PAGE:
The general trajectory for a startup goes like this: local & national & international. Of course, there are exceptions to this rule. The internet has made it possible for businesses to serve international customers straight away. However, the process of building a corporate conglomerate like Coca-Cola or Tesla requires building blocks.
Perhaps the hardest part of the process is laying the first block. Getting a business off the ground and making it work on a local level isn’t easy. This doesn’t mean things get any easier once you’re up and running, but there’s a certain tipping point you only get at the start of a new venture. If it tips one way, the business fails. If it tips the other, it has a chance to be successful.
Once a business has taken its first proverbial steps, maintaining the momentum requires a different set of skills, such as marketing and expansion. Indeed, a company that’s successful on a local level (or small scale) needs to increase its output in order to thrive nationally. Now, given that California has a population of 39 million and a massive economy, staying local is fine for most businesses in the state.
According to the statistics, California has the largest sub-national economy in the world with a gross state product (GSP) of $3.5 trillion. For context, this puts the state’s economy on par with the UK and other major countries. Therefore, if a Californian business only ever achieves local success, it’s doing pretty well. However, for entrepreneurs with grand plans, achieving success on a national level is next.
Three Factors to Consider When Going International
In most cases, this simply takes time. Because you’re serving customers in the same country, not a lot has to change. The next major shift in a company’s evolution is international expansion. Serving customers in different countries requires an understanding of new variables. Three of the main variables that need to be considered are:
Trading outside of the US means understanding the value of other currencies. To be more specific, you need to know the relative strength of other currencies compared to USD. That’s where you need to become economically savvy. The DXY (US Dollar Index) tracks the relative strength of USD against a basket of foreign currencies. Looking at the overview and, in turn, a snapshot of news updates online tells you whether USD is strong or weak. That’s important. A strong USD means it has more purchasing power abroad i.e. you get more of a foreign currency per dollar. That’s good if you’re importing products. If USD is weak, it’s cheaper for foreign companies to buy goods from the US, which is good if you’re exporting.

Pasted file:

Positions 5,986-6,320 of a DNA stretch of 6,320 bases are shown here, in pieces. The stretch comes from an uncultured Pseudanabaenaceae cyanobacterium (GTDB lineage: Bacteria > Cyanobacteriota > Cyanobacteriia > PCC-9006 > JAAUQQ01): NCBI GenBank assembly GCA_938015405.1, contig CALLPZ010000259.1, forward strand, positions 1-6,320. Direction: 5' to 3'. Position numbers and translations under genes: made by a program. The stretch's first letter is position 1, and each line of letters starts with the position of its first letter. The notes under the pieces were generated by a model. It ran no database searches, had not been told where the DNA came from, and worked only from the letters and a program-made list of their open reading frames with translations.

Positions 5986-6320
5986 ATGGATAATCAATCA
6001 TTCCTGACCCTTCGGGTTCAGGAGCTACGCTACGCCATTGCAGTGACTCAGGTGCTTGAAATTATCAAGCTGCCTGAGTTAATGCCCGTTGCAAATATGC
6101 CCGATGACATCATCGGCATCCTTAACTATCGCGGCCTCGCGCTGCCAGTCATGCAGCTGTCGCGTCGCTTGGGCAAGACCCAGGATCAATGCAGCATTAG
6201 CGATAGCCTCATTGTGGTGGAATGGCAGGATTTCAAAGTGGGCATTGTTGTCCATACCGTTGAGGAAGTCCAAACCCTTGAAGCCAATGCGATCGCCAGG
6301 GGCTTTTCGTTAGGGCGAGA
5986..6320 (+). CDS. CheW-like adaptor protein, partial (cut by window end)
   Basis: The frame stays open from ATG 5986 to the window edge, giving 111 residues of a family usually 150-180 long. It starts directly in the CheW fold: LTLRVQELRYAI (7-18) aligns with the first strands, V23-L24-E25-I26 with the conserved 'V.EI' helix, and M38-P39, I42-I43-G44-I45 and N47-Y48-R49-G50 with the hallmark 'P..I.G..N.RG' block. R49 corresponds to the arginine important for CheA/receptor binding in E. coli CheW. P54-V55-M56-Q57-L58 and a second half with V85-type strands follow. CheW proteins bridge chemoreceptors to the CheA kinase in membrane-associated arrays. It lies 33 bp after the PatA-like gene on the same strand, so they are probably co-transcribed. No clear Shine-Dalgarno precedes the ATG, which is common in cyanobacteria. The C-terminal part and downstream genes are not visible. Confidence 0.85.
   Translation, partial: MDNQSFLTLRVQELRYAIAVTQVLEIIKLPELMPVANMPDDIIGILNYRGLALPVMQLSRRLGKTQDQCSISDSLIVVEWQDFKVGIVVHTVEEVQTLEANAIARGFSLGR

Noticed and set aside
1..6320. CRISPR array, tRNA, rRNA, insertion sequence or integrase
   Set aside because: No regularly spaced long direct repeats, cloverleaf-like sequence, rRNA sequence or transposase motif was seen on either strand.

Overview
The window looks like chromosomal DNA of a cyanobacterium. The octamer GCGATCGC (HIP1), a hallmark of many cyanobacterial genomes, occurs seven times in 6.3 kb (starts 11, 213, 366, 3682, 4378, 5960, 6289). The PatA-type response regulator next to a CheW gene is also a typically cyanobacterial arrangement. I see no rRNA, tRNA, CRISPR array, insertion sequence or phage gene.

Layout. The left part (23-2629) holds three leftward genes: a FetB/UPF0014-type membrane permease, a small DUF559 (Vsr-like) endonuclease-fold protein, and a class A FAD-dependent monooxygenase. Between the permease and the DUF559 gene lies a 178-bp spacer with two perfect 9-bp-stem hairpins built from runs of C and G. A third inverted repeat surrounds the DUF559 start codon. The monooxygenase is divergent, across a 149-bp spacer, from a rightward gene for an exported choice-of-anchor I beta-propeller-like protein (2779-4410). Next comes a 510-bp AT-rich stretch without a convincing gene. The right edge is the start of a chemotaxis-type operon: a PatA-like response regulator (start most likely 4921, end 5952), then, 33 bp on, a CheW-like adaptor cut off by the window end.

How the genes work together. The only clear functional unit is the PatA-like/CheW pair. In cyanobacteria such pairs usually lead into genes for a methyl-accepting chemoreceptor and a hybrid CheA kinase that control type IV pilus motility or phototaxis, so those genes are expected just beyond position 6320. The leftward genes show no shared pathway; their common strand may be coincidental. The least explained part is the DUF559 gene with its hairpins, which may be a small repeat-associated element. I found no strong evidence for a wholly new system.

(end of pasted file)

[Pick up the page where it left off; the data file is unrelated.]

As well as tracking the relative strength of currencies, you need to know how national economies are performing. In general, a strong economy means businesses and consumers have more disposable income and, therefore, purchasing power. That’s a good market to be active in. Of course, there are still opportunities in tough economic climates. However, as a business that’s only just starting to explore international opportunities, it makes sense to
focus on strong economies first.
The final thing to think about before you go international is local customs and trends. Things that are popular in the US might not be abroad. Similarly, there will be certain cultural norms you have to follow in different countries. For example, let’s say you’ve set up a business meeting in China. According to Santander Trade, the giving of a small and not too expensive gift is customary as it signals the start of a relationship. There are also customs surrounding dress code, hand movements, and business cards. All of these things need to be considered if you’re entering a new market. There are many more obstacles you’ll need to overcome. Taking a business international isn’t easy. However, if you can get the fundamentals right, you stand a much better chance of progressing through the levels of business and offering your services to the world.